When an alleged offender fails to pay the expiation amount for a simple cannabis offence, a reminder notice is issued. This will attract a further reminder notice fee. If payment of the expiation fee and reminder notice fee is not made, then the Registrar of the Magistrates Court or Youth Court is advised and administratively makes an enforcement order. The alleged offender is then taken to have been convicted and is fined the amount of the unpaid expiation fee with such amount being enforceable under the Fines Enforcement and Debt Recovery Act 2017 (SA) [See Courts and Jurisdiction chapter for further information about the enforcement of unpaid expiation fees].

Expiation fees for simple cannabis offences

The expiation fees for simple cannabis offences are set out in schedule 5 of the Controlled Substances (Controlled Drugs, Precursors and Plants) Regulations 2014 (SA) [see reg 14 and sch 5; and table below].

Expiation fees for simple cannabis offences (as at 10 October 2014)
Cultivation:
s 33K(2) Cultivation of one cannabis plant $300
s 33L(2)(a) Possession of cannabis:

Amount less than 25g
$150
Amount 25g or more but less than 100g $300
Possession of cannabis resin:

Amount less than 5g
$150
Amount 5g or more but less than 20g $300
Cannabis use:
s 33L(2)(b) Smoking or consuming cannabis, cannabis resin (other than an offence committed in a public or prescribed place) $150
Possession of equipment:
s 33L(2)(c) Possession of equipment (one or more pieces) for smoking or consuming, or for preparation of cannabis or cannabis resin for smoking or consuming (not being an offence involving possession of such equipment for a commercial purpose) $150
Where possession of equipment (as above) is accompanied by another simple cannabis offence relating to the possession, smoking or consumption of cannabis or cannabis resin $30

Prosecution of simple cannabis offences

Before a prosecution can commence for a simple cannabis offence, a cannabis expiation notice must first be given to the alleged offender stating that the offence may be expiated by payment of the prescribed expiation fee [see Controlled Substances Act 1984 (SA)s 45A(2)]. Non-compliance with the expiation procedure does not of itself invalidate a prosecution [see s 45A(7); and see Courts and Jurisdiction chapter for further information about time limits for the commencement of prosecution].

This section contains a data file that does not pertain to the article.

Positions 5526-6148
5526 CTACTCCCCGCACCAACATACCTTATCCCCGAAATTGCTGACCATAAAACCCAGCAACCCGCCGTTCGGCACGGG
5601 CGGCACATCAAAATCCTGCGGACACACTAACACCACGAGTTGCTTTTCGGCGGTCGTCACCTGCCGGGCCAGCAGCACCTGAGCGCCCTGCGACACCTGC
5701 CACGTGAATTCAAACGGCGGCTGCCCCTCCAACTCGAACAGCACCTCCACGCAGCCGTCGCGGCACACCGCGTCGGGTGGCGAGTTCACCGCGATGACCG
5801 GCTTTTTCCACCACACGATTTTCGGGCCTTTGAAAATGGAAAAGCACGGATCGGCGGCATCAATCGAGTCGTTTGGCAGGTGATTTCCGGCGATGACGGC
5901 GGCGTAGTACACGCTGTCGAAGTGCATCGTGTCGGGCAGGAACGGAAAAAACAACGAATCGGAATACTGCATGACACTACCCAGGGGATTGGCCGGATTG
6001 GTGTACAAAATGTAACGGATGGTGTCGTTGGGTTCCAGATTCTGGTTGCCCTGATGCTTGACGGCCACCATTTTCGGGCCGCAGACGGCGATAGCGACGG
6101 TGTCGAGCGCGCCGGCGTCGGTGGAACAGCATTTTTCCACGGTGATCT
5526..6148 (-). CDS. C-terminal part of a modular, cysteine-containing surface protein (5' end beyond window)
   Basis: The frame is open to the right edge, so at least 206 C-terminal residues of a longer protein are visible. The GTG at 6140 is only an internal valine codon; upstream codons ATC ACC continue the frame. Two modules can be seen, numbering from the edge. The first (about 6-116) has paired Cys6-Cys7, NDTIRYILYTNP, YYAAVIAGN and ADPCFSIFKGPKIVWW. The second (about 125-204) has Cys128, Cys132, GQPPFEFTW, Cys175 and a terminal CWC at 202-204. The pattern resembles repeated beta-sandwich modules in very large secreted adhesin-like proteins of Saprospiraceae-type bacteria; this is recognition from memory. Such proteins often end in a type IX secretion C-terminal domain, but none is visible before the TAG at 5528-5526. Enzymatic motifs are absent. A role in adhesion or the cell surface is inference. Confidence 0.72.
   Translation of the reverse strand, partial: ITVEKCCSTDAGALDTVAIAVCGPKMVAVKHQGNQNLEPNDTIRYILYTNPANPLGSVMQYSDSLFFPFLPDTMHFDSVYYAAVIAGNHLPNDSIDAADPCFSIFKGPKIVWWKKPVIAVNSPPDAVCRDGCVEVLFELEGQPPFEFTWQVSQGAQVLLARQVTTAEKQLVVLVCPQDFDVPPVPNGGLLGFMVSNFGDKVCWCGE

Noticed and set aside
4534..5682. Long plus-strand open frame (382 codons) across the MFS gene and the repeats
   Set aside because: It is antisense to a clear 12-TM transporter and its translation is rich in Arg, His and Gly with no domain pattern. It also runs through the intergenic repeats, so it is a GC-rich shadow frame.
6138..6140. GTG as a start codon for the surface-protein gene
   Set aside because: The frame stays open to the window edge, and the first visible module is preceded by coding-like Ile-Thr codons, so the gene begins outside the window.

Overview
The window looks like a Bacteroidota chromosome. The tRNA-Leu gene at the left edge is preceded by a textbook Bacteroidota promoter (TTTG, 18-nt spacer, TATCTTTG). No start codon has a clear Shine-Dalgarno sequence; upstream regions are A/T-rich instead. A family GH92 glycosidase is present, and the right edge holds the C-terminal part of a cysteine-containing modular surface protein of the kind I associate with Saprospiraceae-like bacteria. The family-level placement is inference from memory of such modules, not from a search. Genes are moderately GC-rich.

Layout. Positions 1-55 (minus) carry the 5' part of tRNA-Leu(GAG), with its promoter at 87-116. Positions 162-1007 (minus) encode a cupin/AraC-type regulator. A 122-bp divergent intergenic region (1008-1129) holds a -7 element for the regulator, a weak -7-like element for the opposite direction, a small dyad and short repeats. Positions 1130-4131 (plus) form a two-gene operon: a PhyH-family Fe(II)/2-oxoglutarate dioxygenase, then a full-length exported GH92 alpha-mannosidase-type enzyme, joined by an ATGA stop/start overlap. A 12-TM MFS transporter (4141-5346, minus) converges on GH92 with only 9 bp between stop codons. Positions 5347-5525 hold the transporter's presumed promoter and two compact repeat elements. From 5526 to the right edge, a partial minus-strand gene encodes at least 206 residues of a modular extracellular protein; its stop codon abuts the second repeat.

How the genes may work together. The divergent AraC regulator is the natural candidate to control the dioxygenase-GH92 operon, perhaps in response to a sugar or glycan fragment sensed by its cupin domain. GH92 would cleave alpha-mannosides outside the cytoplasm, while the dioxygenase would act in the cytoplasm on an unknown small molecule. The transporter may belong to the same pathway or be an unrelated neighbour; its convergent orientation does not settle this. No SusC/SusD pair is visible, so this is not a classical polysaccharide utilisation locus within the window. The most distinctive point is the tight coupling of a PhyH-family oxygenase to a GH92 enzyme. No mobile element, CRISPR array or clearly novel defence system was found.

Defendants who elect to be prosecuted for the offence will be summonsed to appear in court [see Expiation of Offences Act 1996 (SA) ss 6(k) and 8]. In addition, defendants who are alleged to have consumed cannabis in a public or prescribed place will be summonsed to appear in court. A public or prescribed place includes a motor vehicle, train, tram or any other vehicle whilst located in a public place [see Controlled Substances Act 1984 ss 45A(8) and 33L(2)(b); Controlled Substances (Controlled Drugs, Precursors and Plants) Regulations 2014 (SA) reg 15(3)]. Public place is widely defined and would include, for example, consumption inside a private vehicle parked in a hotel car park.

CHECK THE COURT FILE
The duty solicitor should always check with prosecution and on the court file to see whether a cannabis expiation notice was issued. Where a defendant finds themself before a court for a simple cannabis offence and no expiation notice has been given, the sentencing discretion should ordinarily be exercised so that the penalty does not exceed the amount of the appropriate expiation notice. Where court fees are to be paid this may entail reduction of the fine to take into account the extra cost of court fees.
Cannabis  :  Last Revised: Mon May 21st 2012